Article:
A few weeks ago I was watching an episode of The Good Wife, a long-running drama about a woman who restarts her career as a lawyer after 14 years of being a stay-at-home mother. In it, a female character working at the law firm handed in her letter of resignation when she discovered she was pregnant. Alicia Florrick, the main character and her boss, told her that she shouldn't leave her job just because she was pregnant, and that there was no reason she couldn't be a lawyer and a mother — she didn't have to choose between the two. To this, the character replied, 'I don't want to choose…I don't have to prove anything. Or, if I have to, I don't want to'.
Her words resounded with me and I thought about them often over the following days. Why was I so focused on — and impressed by — her decision? Why did I find that moment so significant? She made a choice that thousands have made, so why did I find it so intriguing?
A main focus of feminists over the past few years has been fighting the stereotype of men as the breadwinner of the family and women as housewives or stay-at-home mums. Of course, there are many families with both parents working, either because the couple can't afford for one of them to leave their job, or because they both want to work. In the past decade, however, there's been a significant rise in the number of stay-at-home dads in the UK — as well as an increasing acceptance of them — who give up their jobs to allow their wives to work while they look after the children. There are plenty of women who work and are mothers at the same time, and that number is rising, which just shows that what Alicia Florrick said is becoming more and more true; women don't have to choose.
And yet, a perhaps unintended consequence of this fight against gender stereotypes is that we seem to have lost respect for those women who do choose. When a woman decides she wants to be a stay-at-home mum instead of a working one, we see her as conforming to an age-old gender stereotype, and may even accuse her of hindering the progress of feminism by doing so. We expect all women to break the glass ceiling, to prove that women can be the breadwinner, to show that women can do it all. In fact, we've become so focused on women being able to do it all that we've forgotten that some women don't want it all.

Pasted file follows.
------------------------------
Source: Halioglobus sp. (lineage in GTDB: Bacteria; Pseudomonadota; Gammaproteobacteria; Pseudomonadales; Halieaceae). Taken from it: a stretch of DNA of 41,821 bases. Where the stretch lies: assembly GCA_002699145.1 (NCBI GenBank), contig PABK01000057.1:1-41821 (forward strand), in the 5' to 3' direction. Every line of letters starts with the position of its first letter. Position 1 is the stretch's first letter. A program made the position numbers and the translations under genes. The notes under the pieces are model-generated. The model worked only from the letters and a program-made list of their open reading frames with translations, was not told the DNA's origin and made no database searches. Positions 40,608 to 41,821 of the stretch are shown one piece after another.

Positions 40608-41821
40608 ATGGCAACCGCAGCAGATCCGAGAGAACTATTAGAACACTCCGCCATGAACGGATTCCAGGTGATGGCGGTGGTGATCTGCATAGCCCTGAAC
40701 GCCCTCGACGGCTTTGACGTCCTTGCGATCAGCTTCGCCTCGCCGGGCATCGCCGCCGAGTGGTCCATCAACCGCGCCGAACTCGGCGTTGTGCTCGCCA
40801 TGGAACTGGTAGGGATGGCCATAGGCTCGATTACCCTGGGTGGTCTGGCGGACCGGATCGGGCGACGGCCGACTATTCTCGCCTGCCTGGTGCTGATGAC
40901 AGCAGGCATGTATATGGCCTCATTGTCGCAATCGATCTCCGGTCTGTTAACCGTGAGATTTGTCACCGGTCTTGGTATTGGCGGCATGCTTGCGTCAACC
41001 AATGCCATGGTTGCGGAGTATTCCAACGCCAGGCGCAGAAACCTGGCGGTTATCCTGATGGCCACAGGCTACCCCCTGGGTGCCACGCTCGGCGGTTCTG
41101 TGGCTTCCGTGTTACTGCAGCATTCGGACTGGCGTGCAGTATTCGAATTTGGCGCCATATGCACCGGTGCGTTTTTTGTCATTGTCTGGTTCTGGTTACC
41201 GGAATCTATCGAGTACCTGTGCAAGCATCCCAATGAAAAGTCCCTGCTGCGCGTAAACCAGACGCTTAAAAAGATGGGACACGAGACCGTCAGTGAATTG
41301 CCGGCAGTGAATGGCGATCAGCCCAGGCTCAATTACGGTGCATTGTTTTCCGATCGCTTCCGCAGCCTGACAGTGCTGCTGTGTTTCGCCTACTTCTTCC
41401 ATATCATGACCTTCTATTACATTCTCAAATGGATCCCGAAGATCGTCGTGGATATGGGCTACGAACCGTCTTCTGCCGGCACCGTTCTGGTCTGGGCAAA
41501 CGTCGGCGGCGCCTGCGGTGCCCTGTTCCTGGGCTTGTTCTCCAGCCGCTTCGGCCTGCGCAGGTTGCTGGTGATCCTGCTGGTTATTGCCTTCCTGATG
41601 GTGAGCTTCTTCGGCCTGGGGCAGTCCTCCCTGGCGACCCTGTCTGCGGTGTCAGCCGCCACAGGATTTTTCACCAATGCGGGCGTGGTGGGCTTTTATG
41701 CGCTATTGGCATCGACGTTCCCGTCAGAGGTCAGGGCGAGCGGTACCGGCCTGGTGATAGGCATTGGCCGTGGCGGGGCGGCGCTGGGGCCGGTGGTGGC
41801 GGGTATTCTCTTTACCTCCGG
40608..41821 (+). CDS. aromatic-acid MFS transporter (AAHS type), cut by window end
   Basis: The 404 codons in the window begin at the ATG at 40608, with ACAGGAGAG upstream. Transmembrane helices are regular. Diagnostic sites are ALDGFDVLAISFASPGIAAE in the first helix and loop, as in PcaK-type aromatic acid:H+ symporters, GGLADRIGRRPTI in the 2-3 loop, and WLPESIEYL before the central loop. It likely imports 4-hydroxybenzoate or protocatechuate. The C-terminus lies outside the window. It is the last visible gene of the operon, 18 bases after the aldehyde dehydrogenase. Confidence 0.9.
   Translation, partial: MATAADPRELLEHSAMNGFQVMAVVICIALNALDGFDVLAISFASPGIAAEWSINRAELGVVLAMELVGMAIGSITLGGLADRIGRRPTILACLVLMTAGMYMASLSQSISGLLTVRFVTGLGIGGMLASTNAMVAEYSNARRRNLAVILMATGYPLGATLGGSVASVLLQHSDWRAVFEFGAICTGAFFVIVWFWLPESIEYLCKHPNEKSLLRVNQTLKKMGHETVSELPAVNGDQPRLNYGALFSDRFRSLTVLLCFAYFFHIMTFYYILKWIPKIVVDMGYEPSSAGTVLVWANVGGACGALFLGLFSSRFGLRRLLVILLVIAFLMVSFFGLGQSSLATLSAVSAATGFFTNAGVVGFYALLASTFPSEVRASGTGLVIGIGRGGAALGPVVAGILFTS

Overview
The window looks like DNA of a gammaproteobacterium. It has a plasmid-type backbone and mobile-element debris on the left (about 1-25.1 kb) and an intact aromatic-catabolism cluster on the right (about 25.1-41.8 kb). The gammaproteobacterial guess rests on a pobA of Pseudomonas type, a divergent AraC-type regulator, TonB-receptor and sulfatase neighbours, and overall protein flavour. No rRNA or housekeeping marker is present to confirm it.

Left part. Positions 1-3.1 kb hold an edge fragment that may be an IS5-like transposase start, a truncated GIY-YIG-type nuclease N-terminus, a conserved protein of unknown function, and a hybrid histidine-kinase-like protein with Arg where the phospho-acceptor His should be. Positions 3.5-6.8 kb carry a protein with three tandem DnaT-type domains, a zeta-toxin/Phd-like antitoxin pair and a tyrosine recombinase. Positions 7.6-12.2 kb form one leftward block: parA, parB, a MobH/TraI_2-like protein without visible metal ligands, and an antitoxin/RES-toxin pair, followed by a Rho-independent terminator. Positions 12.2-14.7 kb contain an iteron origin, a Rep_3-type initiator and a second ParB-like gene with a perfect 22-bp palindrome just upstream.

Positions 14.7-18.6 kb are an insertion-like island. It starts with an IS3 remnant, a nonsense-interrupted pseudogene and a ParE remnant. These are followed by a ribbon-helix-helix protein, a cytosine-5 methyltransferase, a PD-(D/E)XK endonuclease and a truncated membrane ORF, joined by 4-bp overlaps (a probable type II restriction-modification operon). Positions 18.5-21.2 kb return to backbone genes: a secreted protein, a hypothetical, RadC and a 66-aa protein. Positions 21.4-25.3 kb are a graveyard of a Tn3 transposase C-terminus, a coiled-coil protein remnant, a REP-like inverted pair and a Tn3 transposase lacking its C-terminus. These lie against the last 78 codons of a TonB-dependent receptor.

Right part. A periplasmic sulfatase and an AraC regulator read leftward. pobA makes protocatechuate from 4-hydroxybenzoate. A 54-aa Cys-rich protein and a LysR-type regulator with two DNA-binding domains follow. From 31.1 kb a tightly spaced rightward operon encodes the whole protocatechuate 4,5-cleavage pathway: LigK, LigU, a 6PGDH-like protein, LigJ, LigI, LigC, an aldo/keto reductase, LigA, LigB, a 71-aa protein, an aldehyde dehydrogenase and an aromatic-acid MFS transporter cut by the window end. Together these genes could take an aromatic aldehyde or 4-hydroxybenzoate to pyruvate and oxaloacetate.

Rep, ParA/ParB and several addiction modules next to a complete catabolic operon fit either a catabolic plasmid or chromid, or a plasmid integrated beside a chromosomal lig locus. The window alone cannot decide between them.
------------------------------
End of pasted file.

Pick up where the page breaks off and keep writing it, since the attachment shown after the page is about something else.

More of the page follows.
Not every woman wants to be a working mum. Some women want to raise their children full-time — I know I do — and that decision is theirs to make. Feminism isn't about every woman having a job and kids at the same time, it's about choice. It's about a woman having the choice between being a working mother or a stay-at-home mother, or even being a mother at all. What's more, the choice each woman makes in that regard has no impact on whether or not they're a feminist.
I'm sure you've heard the phrase 'you can't be a feminist if…' at least once in your life, if not the past month. It seems to be everywhere at the moment, and every time it pops up I hate it more and more. Feminism is the belief in social, economic and political equality between men and women. Full stop. End of. No ifs, buts or footnotes. You are a feminist if you believe in gender equality. You aren't a feminist if you don't. It's genuinely that simple. I don't know how much more plainly it can be put, or why it's so hard to understand.
Stop saying 'you can't be a feminist if…'. Stop putting parameters on what feminists can do or be. Stop trying to work out if people are feminist enough for you — they're either feminist or they're not. And stop letting others do it — call them out; make them see that they're not helping anyone. Feminism has a way to go, and we won't get there anytime soon if we're too busy telling each other we aren't good enough feminists. Anyone can be a feminist. Don't take that away.